Swim England has joined three of the biggest names in the sport and leading aquatic organisations in pledging its support for a major campaign to ensure all children who leave primary school by 2025 are able to swim. The Swim United campaign has been launched by swimwear brand Speedo alongside Olympic gold medallist Adam Peaty, Paralympic champion Ellie Simmonds and international swimmer Michael Gunning.
Along with Swim England, the Black Swimming Association and Active Black Country, they aim to highlight the growing issue of more and more children missing out on swimming lessons at school. Swim England research shows that one in four youngsters currently leave primary school unable to swim 25m or self-rescue -– despite swimming and water safety being part of the National Curriculum. It is feared that figure could rise to as high as six in 10 by 2025 unless there is urgent intervention from the Government. Speedo Swim United is now calling on the public to sign a petition calling on the Government to provide ring-fenced funding to schools to ensure they provide swimming lessons.
Peaty said: “Swimming is a fundamental life skill and to hear that one in four children leave primary school without being able to swim is a truly shocking statistic which highlights the urgency needed to tackle this rapidly-growing issue which needs long-term, systemic change. “We have just seen the greatest ever performance from a Team GB swimming squad at the Olympics, but it means nothing if we are not using that momentum to help inspire the next generation of swimmers.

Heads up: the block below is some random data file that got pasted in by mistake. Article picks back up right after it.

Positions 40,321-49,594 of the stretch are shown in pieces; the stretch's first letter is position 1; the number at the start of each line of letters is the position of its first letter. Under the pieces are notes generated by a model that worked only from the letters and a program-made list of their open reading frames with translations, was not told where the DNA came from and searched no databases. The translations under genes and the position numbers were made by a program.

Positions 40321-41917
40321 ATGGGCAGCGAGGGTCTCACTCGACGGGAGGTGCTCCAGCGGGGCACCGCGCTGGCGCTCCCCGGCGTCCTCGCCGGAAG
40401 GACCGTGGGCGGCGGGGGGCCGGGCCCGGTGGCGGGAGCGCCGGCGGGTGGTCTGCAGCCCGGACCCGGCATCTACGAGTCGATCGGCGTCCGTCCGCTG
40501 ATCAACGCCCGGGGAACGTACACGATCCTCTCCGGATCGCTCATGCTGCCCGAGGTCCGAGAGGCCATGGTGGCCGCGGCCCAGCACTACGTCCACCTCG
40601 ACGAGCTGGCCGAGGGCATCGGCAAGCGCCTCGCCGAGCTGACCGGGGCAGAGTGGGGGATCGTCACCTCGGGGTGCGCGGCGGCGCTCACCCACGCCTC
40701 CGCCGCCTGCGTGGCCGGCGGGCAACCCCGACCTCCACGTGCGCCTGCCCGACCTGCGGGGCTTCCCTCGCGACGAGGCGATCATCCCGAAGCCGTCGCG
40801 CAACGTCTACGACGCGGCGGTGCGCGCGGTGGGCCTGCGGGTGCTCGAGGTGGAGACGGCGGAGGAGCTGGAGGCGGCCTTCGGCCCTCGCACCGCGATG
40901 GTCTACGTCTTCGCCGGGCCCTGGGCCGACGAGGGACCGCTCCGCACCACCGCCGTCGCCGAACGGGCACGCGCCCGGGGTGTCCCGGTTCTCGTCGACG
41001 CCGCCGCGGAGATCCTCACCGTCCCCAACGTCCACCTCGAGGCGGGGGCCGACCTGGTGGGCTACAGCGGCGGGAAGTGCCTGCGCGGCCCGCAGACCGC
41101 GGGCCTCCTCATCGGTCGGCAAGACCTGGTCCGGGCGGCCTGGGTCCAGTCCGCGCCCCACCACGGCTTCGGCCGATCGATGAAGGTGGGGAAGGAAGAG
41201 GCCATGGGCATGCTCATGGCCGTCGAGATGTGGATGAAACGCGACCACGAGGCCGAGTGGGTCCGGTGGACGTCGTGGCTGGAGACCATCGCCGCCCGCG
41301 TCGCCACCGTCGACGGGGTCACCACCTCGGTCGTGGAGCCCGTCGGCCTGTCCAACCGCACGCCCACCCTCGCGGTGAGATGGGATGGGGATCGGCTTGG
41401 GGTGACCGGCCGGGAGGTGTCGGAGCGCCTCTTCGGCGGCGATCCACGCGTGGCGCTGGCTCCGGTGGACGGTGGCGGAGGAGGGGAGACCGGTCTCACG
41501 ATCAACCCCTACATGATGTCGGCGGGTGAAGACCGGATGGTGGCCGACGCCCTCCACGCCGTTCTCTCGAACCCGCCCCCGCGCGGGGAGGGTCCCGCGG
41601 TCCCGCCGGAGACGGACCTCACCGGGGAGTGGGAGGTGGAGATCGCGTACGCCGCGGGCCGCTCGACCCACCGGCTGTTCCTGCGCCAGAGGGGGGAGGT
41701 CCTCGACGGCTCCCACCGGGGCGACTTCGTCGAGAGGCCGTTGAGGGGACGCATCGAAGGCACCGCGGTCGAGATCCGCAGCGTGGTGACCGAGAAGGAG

“However, if kids aren’t being given the access to swimming lessons at school then they could potentially be left behind. “This isn’t just about sport or meeting curriculum requirements – it’s about physical and mental health and, most importantly, saving lives and safeguarding our children. “We need the Government to support campaigns and initiatives such as Speedo Swim United if we are to give ourselves the best chance of success in the future.” Children unable to swim are most likely to come from low income, Black and Asian backgrounds – and Simmonds said she was excited to be a part of the campaign to help break down the barriers that prevent youngsters from learning to swim.
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